IRAN: MASTERS OF FOREIGN OUTREACH AND DIPLOMACY
By Micah Halpern
Wednesday November 25, 2009
In the areas of foreign outreach and diplomacy, Iran is masterful.
The Iranians are on a mission to build bridges across the world. They are creating alliances in places most Americans would be too geographically challenged to find on a globe.
President Ahmadinejad of Iran recently paid a visit to Bolivia, a very poor country in the Andes. Ahmadinejad was there to show support. More importantly, he was there to invest. Lithium is a natural resource, it is a very light weight metal and Bolivia possesses more than one half of the world's lithium.
Lithium is an essential component in the manufacture of long lasting batteries. It is not just used in flashlights and ipods, lithium is the element used for alternative energy car batteries and electronic devices like the computers that have come to control our world.
Ahmadinejad forged an alliance with a country that has been neglected and ignored by most of the world. And to secure that alliance, Ahmadinejad opened a hospital that Iran will fund and inaugurated two milk processing plants. And Iran will invest in investigating how to best move the lithium from the mines to the industries.
It was a subtle diplomatic exchange. In return for the extravagance shown his country by President Ahmadinejad, Bolivian President Evo Morales issued an extravagant statement proclaiming that Iran has the right to develop its own nuclear program without the intruding intervention of Western nations. Let's examine the balance: facilities that provide health and nutrition on one side, nuclear facilities on the other side. And both sides are happy.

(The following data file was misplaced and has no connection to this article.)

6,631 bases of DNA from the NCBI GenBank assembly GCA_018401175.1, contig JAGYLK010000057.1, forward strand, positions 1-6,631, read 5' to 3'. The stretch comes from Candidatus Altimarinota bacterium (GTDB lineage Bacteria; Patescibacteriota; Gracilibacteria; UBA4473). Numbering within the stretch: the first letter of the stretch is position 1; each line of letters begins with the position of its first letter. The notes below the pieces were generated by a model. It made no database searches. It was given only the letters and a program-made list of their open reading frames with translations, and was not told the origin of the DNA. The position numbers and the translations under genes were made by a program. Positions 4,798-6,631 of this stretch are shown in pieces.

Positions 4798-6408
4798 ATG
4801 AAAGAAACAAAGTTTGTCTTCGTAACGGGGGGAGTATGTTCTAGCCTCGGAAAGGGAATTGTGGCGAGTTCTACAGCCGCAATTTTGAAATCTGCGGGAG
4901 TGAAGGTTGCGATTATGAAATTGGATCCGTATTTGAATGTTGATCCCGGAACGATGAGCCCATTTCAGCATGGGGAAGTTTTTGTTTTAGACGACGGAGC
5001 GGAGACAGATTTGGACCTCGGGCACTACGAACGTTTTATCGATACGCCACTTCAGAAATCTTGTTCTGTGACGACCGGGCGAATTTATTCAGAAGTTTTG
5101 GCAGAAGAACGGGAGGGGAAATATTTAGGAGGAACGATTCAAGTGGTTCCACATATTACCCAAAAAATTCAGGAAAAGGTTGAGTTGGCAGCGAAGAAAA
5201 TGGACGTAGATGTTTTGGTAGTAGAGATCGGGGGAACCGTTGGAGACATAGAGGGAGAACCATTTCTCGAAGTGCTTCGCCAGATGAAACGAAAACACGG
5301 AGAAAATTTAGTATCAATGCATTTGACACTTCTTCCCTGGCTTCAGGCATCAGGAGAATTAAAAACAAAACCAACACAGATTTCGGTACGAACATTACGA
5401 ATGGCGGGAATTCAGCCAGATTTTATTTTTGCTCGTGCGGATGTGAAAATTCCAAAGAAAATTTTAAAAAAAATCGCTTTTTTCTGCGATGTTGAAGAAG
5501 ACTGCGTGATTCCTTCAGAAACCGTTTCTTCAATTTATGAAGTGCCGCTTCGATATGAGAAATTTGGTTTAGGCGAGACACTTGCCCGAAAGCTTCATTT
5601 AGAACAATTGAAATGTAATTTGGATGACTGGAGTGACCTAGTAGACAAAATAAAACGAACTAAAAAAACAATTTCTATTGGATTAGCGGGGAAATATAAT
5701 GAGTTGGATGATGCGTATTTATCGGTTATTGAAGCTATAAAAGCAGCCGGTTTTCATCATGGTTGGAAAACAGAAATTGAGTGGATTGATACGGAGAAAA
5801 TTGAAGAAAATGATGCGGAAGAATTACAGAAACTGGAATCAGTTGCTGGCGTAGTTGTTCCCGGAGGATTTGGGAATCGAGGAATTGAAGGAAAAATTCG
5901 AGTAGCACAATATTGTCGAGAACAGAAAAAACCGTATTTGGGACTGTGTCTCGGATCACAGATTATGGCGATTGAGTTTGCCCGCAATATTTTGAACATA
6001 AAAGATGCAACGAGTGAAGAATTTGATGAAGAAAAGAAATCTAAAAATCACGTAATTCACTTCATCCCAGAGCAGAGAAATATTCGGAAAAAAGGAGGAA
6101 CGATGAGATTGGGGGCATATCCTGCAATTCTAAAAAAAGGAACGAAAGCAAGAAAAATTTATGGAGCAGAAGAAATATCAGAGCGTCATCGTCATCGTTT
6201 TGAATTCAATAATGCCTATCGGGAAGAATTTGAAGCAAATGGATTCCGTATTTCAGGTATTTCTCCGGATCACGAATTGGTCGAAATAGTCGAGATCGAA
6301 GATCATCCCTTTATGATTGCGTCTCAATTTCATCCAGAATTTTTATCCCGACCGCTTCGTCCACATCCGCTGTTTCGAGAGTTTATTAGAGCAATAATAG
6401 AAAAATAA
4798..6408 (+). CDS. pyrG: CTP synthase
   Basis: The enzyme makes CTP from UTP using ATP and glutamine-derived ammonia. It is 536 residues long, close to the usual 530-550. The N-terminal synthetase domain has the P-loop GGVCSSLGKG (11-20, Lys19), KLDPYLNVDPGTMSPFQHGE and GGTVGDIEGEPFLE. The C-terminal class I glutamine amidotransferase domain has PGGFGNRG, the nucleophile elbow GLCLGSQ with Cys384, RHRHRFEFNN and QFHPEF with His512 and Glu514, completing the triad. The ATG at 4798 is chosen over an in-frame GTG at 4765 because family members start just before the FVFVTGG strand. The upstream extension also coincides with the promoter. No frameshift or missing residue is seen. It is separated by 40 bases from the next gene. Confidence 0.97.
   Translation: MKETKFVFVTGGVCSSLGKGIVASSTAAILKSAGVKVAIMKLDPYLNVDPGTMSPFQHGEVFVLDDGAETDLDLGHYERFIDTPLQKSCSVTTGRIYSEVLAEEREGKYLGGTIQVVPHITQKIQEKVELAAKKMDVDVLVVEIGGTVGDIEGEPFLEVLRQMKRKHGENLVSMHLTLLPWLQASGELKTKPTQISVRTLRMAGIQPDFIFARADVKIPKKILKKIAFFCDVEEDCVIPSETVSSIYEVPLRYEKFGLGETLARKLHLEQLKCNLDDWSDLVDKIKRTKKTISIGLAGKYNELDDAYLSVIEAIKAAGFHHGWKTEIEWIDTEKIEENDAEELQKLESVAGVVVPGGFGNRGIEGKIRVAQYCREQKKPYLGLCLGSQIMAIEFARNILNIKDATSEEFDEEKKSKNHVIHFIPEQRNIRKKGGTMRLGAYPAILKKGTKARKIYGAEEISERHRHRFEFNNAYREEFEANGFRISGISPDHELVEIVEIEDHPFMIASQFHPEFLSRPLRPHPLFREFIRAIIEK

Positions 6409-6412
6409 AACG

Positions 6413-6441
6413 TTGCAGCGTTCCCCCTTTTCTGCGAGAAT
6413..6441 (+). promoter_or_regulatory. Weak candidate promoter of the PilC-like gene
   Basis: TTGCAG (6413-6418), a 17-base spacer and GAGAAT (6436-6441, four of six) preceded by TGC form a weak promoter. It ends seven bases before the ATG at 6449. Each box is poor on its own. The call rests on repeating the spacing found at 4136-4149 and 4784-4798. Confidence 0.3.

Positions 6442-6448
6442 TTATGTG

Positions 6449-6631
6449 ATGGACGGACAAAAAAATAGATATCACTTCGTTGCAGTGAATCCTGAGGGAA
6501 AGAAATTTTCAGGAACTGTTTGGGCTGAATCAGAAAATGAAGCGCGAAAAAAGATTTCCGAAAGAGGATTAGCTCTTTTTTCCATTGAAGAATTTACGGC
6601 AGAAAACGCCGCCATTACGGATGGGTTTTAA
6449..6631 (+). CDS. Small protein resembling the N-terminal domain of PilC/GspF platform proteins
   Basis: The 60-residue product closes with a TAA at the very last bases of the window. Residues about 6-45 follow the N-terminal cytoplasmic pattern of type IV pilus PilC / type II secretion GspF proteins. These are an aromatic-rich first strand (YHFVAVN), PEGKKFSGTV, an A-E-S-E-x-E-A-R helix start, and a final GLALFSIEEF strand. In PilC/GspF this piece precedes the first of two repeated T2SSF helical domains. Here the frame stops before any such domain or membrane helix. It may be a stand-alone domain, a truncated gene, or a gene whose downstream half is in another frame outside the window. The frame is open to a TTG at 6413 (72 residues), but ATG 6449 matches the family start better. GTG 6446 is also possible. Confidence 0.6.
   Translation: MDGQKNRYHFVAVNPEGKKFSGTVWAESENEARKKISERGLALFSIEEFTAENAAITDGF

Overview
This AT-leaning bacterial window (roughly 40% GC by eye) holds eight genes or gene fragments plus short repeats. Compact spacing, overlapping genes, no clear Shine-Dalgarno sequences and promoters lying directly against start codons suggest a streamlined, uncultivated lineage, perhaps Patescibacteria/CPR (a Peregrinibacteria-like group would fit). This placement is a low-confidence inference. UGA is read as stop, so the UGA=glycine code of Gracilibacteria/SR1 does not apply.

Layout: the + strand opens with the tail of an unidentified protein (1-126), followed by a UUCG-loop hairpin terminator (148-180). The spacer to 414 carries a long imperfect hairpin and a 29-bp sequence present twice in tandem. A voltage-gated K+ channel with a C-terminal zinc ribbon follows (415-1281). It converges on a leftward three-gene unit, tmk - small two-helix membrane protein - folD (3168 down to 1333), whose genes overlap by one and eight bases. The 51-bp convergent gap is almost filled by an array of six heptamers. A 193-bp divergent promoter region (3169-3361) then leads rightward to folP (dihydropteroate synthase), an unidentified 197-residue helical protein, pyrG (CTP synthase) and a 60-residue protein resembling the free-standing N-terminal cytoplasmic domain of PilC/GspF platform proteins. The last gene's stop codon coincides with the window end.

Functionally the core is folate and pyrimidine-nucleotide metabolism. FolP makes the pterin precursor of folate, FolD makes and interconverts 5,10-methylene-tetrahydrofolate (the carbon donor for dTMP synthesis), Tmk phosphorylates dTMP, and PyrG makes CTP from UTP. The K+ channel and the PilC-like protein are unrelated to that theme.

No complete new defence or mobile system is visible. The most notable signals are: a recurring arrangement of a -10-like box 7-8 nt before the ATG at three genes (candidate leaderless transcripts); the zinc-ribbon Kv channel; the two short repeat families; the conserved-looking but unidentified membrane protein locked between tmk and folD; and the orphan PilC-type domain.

Iran is running circles around the United States. In truth, Iran does not have to run very fast - US foreign policy has not even stepped off the starting gate when it comes to reaching out to countries with untapped natural resources, countries in need of the financing to capitalize on the natural gifts they have been given, countries that can enhance our own natural resources with theirs.
I have learned not to be surprised by the inactions of our foreign policy decision makers. I am surprised, however, that America's private investors did not lunge for lithium, one of the greatest sources of alternate energy.
Granted, many countries - primarily poor and underdeveloped countries, have a natural predisposition towards Iran and against the United States. These countries see the United States as exploitive and condescending. And Iran plays that card very successfully. But isn't that what diplomacy is all about?
If the United States government or interested parties from the United States or US investors had knocked on Bolivia's door before Iran arrived, Bolivia would have welcomed them in and gladly joined forces. Bolivia and countries like Bolivia choose to side with Iran because the United States has not provided them with the other option. In truth, these countries would rather follow the US model and be transformed into a mini United States than into a mini Iran.
I know why Iran has plotted this foreign policy path. I know why Iran is building these bridges. I do not understand why the US is not doing the same. This is a race for world domination and a race to have unrestricted access to necessary natural resources. It is also a race for the hearts and minds of the nations of the world.
It is a race that Iran is winning.
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